Boulder, Colorado, has closed its main public library due to methamphetamine contamination in the facility’s bathrooms and some seating areas, city officials say.
The library first closed on December 20 after “higher than acceptable methamphetamine levels were found in restroom air ducts,” according to a news release from the City of Boulder.
The city closed the library “out of an abundance of caution” and to conduct environmental testing, according to the release. Testing found meth residue inside airducts in the main library’s bathrooms. The testing was ordered based on “a spike in reports of individuals smoking in public restrooms over the past four weeks,” according to the release.
“This is truly a sad situation and represents the impact of a widespread epidemic in our country,” said library director David Farnan in the release. “The city is consulting with Boulder County Public Health officials and will take all steps necessary to prioritize safety. We are committed to transparency and appropriate remediation.”
Further testing confirmed that contamination was almost entirely limited to the public-facing bathrooms and “on the surfaces of the exhaust ducts in these enclosed spaces,” the city said in a December 28 news release.
In addition to contamination in the bathroom, there is also “a limited amount of surface contamination in a few discrete locations in highly trafficked seating areas in the south portion of the building,” according to the release.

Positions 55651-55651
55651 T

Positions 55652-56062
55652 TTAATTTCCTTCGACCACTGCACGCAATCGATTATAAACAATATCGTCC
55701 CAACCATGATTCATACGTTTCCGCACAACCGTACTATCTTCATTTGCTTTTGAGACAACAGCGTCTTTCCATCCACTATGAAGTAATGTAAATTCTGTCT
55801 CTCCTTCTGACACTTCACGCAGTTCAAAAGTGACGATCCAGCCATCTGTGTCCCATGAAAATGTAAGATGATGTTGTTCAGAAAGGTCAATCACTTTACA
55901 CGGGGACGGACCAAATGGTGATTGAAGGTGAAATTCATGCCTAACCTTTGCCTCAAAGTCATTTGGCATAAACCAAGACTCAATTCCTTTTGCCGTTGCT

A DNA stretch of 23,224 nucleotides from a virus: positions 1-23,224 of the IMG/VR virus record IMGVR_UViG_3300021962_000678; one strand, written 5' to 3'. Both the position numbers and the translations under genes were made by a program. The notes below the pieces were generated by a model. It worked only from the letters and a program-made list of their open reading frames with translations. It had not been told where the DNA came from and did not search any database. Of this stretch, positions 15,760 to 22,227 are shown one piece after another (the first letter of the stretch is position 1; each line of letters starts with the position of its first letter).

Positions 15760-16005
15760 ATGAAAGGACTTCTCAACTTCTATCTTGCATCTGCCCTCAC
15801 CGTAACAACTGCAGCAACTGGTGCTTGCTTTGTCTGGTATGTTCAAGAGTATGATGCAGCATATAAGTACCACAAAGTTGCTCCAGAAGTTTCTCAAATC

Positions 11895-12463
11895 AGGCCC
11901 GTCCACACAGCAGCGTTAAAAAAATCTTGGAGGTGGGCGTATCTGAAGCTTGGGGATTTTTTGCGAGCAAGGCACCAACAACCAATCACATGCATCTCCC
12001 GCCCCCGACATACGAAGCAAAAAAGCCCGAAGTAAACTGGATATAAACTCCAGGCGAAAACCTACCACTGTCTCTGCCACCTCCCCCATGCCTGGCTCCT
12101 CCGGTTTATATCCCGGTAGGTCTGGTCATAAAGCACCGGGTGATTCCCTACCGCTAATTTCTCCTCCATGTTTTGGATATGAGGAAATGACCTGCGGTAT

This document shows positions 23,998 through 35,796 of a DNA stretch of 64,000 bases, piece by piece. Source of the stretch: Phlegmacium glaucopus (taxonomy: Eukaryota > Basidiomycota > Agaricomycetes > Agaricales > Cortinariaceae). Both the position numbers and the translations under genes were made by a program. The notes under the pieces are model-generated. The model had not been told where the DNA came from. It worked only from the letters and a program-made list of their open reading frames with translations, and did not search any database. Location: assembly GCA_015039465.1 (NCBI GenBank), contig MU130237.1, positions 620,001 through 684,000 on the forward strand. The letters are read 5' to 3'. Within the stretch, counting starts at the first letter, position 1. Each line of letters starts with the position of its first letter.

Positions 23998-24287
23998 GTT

The earliest the library could reopen to the public is January 3, according to the release. The city is still waiting on a final report from the environmental testing before city and health department officials will meet to discuss next steps. The city plans to release the exact test results within the next week, the release says. Several other library branches remain open.
The restrooms and seating areas affected will have to undergo “professional remediation” before they are made accessible to the public again, according to the release. The seating areas may be repurposed with furniture that can be cleaned regularly.
“It is not yet clear if, and when, public restrooms will be brought back,” the city said in the release.
Meth contamination usually occurs when individuals touch residue on surfaces directly, according to the release. The city noted that meth contamination regulations were developed particularly for contexts where continual exposure is likely, such as in buildings where people are manufacturing meth, not just using it.
“Episodic exposures, such as in public buildings, present much less threat to health,” the city said in the release.
2021 saw an increase in the number of deaths from methamphetamine usage in the United States, according to data from the CDC.